11. 11 Ark87 said at 1:41 PM on April 5th, 2013:

    If you are going for a BPA, at # 4 there are seriously 6 or so players that make it really hard to chose. You can trade back to 8 or 10 and still get one of them. The hope is someone in that range would trade with us because they are dead set on getting their choice of c one of them in particular.

  12. 12 Phils Goodman said at 4:59 PM on April 5th, 2013:

    Remember that the Eagles could be substantially narrowing things down through this process and by the end of it they could have a smaller group of players that they prefer, lessening their incentive to move back.

  13. 13 TommyLawlor said at 1:54 PM on April 5th, 2013:

    I really want to move back.

  14. 14 micksick said at 8:23 PM on April 5th, 2013:

    if we move back can we get tavon austin.. pwetty pwease lol

  15. 15 grn_mtn_phan said at 4:41 AM on April 6th, 2013:

    Amen brother. I’ve been trumpeting that move back for Austin for ages now. And from the jump I’ve been told I am an idiot/pipedreamer/ & far less flattering adjectives on here. I know we have plenty of other needs, but imagine him in the slot? Avant-garde is a great guy & leader but he sure isn’t leaving vapor trails behind him. Not to mention his return abilities! I’d sure love to see what Chip could do with him! And if we pick up an extra pick by trading back, AWESOME! MAN I Want him in Kelly er midnight green! :))

  16. 16 micksick said at 6:43 PM on April 6th, 2013:

    i also like him in the backfield at RB, maybe in some 2 back sets with lesean. people like to say hes the same type of player as desean, i disagree completely. while austin is very fast, going deep isnt his thing, and desean isnt lining up at RB and taking snaps. Those two can make a good team working together. slash that, GREAT team working together!!!!

  17. 17 grn_mtn_phan said at 8:15 PM on April 6th, 2013:

    That WOULD be great. I also had visions of the nightmares D.C.’s would have facing our healthy (god willing) O line with Brown and McCoy as split backs and Jackson, Maclin and Austin on the slot. THAT would give guys like Monte Kiffin the vapors I would think! :}

  18. 18 micksick said at 1:51 AM on April 7th, 2013:

    totally!! or toats mcgoats as paul rudd would say hahaha lmfao

  19. 19 ACViking said at 1:26 PM on April 5th, 2013:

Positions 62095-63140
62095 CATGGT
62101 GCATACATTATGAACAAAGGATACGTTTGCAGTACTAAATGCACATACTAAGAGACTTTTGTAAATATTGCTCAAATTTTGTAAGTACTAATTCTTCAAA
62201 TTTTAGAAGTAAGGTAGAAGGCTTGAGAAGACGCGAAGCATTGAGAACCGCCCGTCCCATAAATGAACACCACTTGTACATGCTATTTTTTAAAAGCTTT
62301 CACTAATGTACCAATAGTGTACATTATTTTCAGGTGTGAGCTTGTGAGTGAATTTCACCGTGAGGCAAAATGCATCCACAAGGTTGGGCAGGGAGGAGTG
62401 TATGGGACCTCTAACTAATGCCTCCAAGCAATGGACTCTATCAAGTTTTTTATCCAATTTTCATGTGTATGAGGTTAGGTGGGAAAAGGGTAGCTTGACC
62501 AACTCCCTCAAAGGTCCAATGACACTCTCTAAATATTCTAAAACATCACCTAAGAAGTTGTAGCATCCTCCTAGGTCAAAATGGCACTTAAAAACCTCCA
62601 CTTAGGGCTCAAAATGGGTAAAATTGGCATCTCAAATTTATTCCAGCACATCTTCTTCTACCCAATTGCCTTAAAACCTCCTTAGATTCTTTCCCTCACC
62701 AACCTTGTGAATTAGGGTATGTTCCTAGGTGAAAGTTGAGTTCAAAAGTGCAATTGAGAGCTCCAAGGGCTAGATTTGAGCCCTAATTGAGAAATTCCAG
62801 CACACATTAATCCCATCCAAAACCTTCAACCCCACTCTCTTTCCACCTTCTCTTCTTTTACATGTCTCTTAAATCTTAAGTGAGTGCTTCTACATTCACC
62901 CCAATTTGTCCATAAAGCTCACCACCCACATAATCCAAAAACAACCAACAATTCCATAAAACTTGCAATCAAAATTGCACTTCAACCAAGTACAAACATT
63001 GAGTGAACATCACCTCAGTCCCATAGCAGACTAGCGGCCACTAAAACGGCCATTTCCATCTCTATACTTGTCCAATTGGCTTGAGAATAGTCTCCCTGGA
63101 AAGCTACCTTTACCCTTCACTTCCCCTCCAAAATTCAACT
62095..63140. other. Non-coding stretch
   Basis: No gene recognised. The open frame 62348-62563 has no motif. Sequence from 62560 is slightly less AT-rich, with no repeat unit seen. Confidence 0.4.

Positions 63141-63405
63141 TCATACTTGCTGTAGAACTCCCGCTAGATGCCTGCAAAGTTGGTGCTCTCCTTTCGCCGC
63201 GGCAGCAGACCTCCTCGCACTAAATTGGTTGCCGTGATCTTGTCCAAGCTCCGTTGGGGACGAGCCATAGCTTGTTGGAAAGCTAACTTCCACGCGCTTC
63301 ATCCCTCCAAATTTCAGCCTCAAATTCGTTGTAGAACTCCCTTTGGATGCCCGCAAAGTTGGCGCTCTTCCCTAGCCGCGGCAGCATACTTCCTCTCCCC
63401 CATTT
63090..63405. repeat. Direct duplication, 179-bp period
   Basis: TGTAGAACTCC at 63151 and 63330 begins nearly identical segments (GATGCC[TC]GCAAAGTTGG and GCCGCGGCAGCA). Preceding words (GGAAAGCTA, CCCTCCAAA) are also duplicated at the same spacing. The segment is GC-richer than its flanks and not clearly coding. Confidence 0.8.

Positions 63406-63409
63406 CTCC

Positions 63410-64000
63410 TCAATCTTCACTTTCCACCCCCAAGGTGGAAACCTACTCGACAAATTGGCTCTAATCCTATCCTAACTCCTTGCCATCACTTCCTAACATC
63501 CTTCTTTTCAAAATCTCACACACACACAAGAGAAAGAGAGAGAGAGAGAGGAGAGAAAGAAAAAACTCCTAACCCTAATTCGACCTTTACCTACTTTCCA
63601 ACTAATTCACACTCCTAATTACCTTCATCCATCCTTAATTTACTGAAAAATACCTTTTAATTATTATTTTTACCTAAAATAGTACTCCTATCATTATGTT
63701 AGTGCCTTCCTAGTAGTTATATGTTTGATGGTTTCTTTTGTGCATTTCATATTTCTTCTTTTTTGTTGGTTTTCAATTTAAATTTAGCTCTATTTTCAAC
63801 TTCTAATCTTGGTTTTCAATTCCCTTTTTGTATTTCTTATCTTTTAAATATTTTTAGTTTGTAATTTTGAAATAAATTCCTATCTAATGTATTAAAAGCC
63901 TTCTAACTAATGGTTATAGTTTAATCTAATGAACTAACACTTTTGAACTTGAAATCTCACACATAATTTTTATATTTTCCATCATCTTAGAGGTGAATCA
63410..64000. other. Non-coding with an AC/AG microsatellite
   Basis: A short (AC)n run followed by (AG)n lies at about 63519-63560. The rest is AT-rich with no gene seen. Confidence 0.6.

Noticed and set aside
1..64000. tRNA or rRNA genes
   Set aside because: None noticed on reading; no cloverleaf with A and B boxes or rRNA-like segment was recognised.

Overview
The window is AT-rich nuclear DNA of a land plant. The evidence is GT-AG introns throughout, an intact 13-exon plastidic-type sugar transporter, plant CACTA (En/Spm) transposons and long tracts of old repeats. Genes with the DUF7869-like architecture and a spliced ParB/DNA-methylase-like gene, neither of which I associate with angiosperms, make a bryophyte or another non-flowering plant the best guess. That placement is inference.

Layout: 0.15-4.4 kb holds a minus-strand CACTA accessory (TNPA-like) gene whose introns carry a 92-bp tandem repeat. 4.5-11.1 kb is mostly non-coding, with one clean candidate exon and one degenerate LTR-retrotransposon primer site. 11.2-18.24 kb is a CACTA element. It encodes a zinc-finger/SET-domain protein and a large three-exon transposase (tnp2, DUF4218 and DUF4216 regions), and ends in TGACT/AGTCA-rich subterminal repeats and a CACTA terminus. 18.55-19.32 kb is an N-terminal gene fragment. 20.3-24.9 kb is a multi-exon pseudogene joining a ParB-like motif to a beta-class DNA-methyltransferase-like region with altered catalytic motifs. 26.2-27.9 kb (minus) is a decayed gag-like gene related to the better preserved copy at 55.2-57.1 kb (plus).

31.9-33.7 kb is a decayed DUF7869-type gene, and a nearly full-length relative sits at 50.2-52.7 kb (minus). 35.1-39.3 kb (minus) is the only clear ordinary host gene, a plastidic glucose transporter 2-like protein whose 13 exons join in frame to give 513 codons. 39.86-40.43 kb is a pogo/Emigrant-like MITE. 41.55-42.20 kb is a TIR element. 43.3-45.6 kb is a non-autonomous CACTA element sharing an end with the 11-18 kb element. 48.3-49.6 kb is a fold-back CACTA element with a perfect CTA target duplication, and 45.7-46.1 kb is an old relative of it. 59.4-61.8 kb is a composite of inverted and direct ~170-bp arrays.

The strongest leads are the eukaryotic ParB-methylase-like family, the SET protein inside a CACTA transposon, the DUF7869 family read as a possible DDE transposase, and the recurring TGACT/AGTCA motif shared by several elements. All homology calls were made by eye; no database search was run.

Re: Kelly & The Coaching Tree [reposted]

    T_S_O_P asked a question I’d been wondering, too . . . “which coaching tree(s) does Chip Kelly have ties to?”

    The answer is, in the traditional sense, one RIP ENGLE — the great Penn State coach whom Joe Pa succeeded in ’66.

    When Kelly played college football at New Hampshire, his head coach was a guy named Bill Bowes. Bowes played at Penn State from ’62-’64. As UNH’s head coach, Bowes — like Joe Pa’s many great Penn State teams of the late ’60s, ’70s, and ’80s — ran his offense using the I-formation.

    [Who can forget the ’79 Sugar Bowl, when Joe Pa called three straight power dives out of the I-formation to Mike Guman from the Alabama 1-yard line, with Guman getting stoned every time by future NFLers DT Marty Lyons (Jets) and MLB Barry Krause (Colts).]

    Kelly coached under Bowes for at total of 6 seasons as RB and OL coach.

    In 1999, Bowes retired. UNH’s new head coach was a UNH grad named Sean McDonnell.

    McDonnell turned the offense over to Chip Kelly, making him the OC that year.

    Kelly picked up where Bowes left off . . . using the I-formation.

    But, as we’ve all learned, Kelly began to tinker with the offense. And eventually he added the “Pistol Formation,” picked up from the great U-NV coach Chris Ault, to the UNH playbook.

    By the time he went to Oregon as OC under HC Mike Bellotti, Kelly’d already developed the better part of the offense we’ve seen the past 5 years at Oregon.

    [Kelly’s brief time as an ass’t coach at Columbia-U was under HC Ray Tellier, who had no particular connections to anyone in the NFL or big-time college football. Tellier, a great HS running back, played at Connecticut in the early ’70s. In his one season as Johns Hopkins DC, Kelly coached under Jim Margraff, a grad of Johns Hopkins himself in ’82.]